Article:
Why I Prefer to Say 'Challenging Behaviors'
Agitation Sunday


20.12.12. Getting there.

On Friday (21.12.12), Jim mailed off half the holiday presents (I'm still packing the rest) and exams are all graded though not all grades posted as some more papers may be submitted, though paper-writing, and therefore paper-grading, have drastically changed courtesy of the internet. It was more of an exhausting, perhaps exhilarating, semester than usual not only because of extreme weather events but as all aspects of humanity came to the surface in my early morning Elementary Latin class in particular.

I was still proctoring an exam/enjoining students to f-o-c-u-s and finish writing about Herodotus' and Thucydides' views on causation and evidence when Charlie came home due to having a half-day. He has been extremely wary of getting on his bike after the brakes were fixed and a new axle installed on the rear wheel on Tuesday (he and I had to pick up the bike at the bike shop on Tuesday evening as Jim had an important meeting to attend and seeing the bike come out of the store instead of the shed probably weirded Charlie out). Wednesday there was a ride in twilight, Thursday Charlie preferred not too -- I think he could also feel that our latest storm Draco was due to hit -- and he kept giving me looks in the evening that (along with the word tickle which has come to mean 'go to a different level of the house for something) I divined meant I should get the swim bag.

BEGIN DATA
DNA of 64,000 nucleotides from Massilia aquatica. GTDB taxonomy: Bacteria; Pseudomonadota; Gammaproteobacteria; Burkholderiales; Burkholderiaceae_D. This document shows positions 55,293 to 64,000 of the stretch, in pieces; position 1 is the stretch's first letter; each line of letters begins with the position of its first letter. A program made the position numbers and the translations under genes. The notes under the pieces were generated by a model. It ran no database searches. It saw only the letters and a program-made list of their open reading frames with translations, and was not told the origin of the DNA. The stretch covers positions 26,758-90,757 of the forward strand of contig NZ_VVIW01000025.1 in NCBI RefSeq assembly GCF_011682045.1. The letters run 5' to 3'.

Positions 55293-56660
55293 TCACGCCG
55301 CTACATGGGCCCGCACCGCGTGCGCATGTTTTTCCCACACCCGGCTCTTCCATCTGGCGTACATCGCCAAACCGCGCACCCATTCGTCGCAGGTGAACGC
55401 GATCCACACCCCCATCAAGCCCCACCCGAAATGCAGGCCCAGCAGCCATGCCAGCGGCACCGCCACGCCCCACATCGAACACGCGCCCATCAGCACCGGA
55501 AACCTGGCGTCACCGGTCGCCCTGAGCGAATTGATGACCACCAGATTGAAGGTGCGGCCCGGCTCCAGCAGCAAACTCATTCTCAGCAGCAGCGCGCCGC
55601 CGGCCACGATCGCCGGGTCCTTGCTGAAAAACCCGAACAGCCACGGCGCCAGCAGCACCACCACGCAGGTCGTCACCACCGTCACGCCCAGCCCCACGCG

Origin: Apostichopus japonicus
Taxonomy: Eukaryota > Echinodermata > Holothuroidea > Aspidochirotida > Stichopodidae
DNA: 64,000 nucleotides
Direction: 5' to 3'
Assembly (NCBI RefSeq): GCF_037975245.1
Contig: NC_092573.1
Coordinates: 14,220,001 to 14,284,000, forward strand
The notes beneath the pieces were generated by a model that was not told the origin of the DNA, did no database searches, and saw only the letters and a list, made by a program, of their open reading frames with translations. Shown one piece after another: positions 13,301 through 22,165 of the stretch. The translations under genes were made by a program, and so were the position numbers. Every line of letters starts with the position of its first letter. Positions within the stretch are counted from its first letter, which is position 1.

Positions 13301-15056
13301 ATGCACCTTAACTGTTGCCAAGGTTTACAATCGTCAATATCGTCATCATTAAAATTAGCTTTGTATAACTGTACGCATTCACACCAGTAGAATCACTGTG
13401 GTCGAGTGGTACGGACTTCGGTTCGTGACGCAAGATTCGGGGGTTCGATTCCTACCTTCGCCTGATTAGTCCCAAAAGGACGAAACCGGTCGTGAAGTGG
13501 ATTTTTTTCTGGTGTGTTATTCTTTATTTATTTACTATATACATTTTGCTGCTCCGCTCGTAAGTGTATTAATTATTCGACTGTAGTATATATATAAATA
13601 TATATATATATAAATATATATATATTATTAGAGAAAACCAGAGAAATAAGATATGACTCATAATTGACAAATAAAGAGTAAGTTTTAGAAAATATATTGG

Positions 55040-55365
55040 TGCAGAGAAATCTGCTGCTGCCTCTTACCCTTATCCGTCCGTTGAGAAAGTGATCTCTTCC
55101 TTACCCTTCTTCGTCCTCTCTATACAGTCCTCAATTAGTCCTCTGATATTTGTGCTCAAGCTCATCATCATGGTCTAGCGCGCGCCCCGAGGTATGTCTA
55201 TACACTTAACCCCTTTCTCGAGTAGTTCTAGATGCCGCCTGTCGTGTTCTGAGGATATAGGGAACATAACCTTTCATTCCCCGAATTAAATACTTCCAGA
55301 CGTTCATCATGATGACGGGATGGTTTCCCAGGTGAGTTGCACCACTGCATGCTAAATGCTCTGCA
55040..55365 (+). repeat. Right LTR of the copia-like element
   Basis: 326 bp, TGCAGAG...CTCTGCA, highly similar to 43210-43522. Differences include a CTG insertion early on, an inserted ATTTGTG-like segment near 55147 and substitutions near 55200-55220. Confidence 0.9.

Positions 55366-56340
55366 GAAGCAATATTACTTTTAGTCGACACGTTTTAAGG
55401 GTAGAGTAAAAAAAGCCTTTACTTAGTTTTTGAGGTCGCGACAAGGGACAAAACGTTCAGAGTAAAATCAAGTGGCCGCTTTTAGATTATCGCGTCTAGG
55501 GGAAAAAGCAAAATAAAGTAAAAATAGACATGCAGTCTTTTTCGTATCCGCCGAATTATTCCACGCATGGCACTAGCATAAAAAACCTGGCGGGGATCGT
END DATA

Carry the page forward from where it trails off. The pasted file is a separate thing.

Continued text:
Charlie's school swims about once every quarter, 3 times in a row. Only this time (maybe because of the hurricane?), they only swam twice and will have one more swim day in January. But Charlie knows they swim 3 weeks in a row so on Thursday he wanted, and did, put on his swimsuit and on Friday, with a fleece vest over his sweatshirt, he boarded the bus with the swimsuit on and his swim bag packed with a towel and long pants. Apparently there was not an issue about this at school as no mention of such was made. 

These past weeks, he's been showing some tiny bits of such order-ful awareness.

On a walk on Tuesday, Charlie bent over to toss a tree branch out of the path, instead of stepping on, over or around it.

Some nicely articulated two-word echolalic utterances have also been heard (so I've been informed 'bye sweetie').

Last weekend, too, Charlie kept looking at me after we had gotten back from a rainy ride and said 'purple' and looked at me: He wanted his daily dose of one of his stomach-comforting meds. 

Understanding cause and effect: Scientific thinking.


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